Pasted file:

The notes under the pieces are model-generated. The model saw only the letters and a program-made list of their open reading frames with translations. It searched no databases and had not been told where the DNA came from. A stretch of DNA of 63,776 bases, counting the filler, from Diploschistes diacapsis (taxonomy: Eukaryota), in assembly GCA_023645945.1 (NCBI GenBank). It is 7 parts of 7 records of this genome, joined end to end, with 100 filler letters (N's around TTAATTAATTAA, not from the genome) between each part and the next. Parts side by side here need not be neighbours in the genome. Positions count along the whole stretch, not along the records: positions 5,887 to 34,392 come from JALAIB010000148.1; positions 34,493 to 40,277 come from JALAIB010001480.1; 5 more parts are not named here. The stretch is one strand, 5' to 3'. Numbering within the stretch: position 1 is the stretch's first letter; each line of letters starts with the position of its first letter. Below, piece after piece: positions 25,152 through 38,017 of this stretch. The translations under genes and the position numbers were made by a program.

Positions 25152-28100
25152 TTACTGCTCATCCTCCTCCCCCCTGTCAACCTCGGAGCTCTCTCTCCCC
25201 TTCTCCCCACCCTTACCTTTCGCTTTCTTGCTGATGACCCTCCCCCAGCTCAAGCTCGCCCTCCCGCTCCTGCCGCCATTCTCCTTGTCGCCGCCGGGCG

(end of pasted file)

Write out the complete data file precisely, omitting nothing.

The notes under the pieces are model-generated. The model saw only the letters and a program-made list of their open reading frames with translations. It searched no databases and had not been told where the DNA came from. A stretch of DNA of 63,776 bases, counting the filler, from Diploschistes diacapsis (taxonomy: Eukaryota), in assembly GCA_023645945.1 (NCBI GenBank). It is 7 parts of 7 records of this genome, joined end to end, with 100 filler letters (N's around TTAATTAATTAA, not from the genome) between each part and the next. Parts side by side here need not be neighbours in the genome. Positions count along the whole stretch, not along the records: positions 5,887 to 34,392 come from JALAIB010000148.1; positions 34,493 to 40,277 come from JALAIB010001480.1; 5 more parts are not named here. The stretch is one strand, 5' to 3'. Numbering within the stretch: position 1 is the stretch's first letter; each line of letters starts with the position of its first letter. Below, piece after piece: positions 25,152 through 38,017 of this stretch. The translations under genes and the position numbers were made by a program.

Positions 25152-28100
25152 TTACTGCTCATCCTCCTCCCCCCTGTCAACCTCGGAGCTCTCTCTCCCC
25201 TTCTCCCCACCCTTACCTTTCGCTTTCTTGCTGATGACCCTCCCCCAGCTCAAGCTCGCCCTCCCGCTCCTGCCGCCATTCTCCTTGTCGCCGCCGGGCG